Howard Davies has said that Marcus Gronholm should not come out of retirement next year and return to the World Rally Championship as he has already had his shot at the top of the sport.

There have been rumours in recent months that the two-time world champion might get back behind the wheel of a World Rally Car in 2009, but whether there is any truth in it is subject to debate.

Whatever the case though, Davies, who is probably best known for co-driving Gwyndaf Evans to the BRC title in 1996, added that he can't see it happening anyway.

"I don't think it is good when any top line sports personality retires and then comes back," Davies told Radio in an exclusive interview at the Castle Combe Rallyday last month.

"Sometimes it shows a bit of greed and sometimes it shows they can't leave it alone. I have got nothing against people coming back and enjoying themselves. But for Marcus to come back and steal the potential of a young drivers' seat and not actually perform would be detrimental to Marcus' profile and the memory of him.

"Yeah carry on doing your Rally cross and do what you can. But if you have stepped out of the WRC now, you have stepped out. That is my own personal view.

"A lot of people would say something different and that maybe we haven't seen the best of him. But once you have had your stab, your shot and you have given it up, it is unfair to steal a drive that could go to a younger driver because of a whim.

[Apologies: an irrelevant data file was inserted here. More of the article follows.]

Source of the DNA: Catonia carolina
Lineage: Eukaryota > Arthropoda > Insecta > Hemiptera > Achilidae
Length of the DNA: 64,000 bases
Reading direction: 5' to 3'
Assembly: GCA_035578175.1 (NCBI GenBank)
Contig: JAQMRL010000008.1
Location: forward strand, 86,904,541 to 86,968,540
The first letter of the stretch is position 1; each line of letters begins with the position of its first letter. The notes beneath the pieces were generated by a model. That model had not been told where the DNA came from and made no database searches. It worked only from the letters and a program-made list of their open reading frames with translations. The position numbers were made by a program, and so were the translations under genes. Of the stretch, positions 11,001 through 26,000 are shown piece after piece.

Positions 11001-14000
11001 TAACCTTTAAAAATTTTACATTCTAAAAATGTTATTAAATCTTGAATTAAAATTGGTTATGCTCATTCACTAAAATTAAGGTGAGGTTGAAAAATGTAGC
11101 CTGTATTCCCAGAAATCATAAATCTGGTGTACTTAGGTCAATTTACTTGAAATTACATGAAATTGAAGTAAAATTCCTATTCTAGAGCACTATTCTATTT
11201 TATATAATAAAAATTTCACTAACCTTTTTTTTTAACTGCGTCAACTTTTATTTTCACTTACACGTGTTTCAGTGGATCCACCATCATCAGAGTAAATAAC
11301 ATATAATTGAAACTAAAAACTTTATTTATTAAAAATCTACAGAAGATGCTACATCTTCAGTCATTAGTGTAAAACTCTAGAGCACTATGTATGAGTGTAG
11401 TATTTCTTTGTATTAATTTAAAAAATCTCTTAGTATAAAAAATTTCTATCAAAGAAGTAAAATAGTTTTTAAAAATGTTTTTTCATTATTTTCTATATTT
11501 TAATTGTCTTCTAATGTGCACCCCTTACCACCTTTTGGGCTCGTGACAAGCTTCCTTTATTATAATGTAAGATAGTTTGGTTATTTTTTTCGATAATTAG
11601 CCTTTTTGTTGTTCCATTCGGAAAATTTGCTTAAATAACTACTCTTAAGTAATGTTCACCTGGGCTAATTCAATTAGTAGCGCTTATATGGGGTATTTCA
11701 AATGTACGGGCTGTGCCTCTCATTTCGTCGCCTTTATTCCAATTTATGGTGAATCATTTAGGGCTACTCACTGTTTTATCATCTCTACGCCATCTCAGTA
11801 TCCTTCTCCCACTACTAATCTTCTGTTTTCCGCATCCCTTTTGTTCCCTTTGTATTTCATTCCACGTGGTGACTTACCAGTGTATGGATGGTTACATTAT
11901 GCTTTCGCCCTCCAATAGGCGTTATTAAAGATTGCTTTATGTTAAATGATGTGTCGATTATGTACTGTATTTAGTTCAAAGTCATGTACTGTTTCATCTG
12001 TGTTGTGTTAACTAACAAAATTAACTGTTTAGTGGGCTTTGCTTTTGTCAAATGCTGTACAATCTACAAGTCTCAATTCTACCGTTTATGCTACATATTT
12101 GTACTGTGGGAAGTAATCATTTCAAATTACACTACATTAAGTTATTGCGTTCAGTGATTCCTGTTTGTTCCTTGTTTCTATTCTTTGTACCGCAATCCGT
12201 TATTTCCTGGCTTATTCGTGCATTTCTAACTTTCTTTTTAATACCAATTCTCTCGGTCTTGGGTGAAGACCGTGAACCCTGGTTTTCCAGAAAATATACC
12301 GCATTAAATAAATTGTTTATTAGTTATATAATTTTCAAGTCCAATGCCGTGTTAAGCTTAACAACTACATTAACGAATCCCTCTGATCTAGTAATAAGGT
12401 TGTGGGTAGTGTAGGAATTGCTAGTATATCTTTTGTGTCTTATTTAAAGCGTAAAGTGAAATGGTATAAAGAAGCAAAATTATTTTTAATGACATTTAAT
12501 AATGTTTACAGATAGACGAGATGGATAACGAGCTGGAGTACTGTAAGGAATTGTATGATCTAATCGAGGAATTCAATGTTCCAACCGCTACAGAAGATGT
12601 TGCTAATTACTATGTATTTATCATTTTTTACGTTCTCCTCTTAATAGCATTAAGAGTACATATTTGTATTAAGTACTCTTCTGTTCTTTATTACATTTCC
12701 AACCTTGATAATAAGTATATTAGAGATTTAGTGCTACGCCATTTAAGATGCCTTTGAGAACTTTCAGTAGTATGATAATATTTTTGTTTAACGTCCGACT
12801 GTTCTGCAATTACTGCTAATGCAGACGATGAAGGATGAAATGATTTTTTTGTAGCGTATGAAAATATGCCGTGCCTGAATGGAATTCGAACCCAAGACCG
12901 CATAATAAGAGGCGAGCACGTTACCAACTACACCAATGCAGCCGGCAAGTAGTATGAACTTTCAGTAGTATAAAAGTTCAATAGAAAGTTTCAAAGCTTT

"I don't think he has any desire to comeback however. I just think it is cheap talk. Marcus didn't enjoy the travelling towards the end and he wanted to be at home and he made that decision. He is probably missing it a bit and thinking: 'I wouldn't mind doing a few rallies'. But I don't think we will see him back behind the wheel on a regular basis."

Petter Solberg's co-driver Phil Mills and BP Ford Abu Dhabi's Mikko Hirvonen meanwhile had contrasting views to Davies - and both think Gronholm would still be real asset to the WRC.

"He is one of the all-time greats. He retired winning events. He didn't retire having gone off the boil in anyway. He went out of the business right at the top of his game. He would be rusty, definitely for two or three events, but he would come back and he would be competitive a third of the way through the championship. No question at all. He is a great character and a great ambassador for the sport. I would like to see him back," Mills continued in a separate interview with Radio.

"It would be really, really great," Mikko chipped in. "I am sure he would still love it and all the spectators and fans would love him to come back. He was just such a big character. It would be nice."



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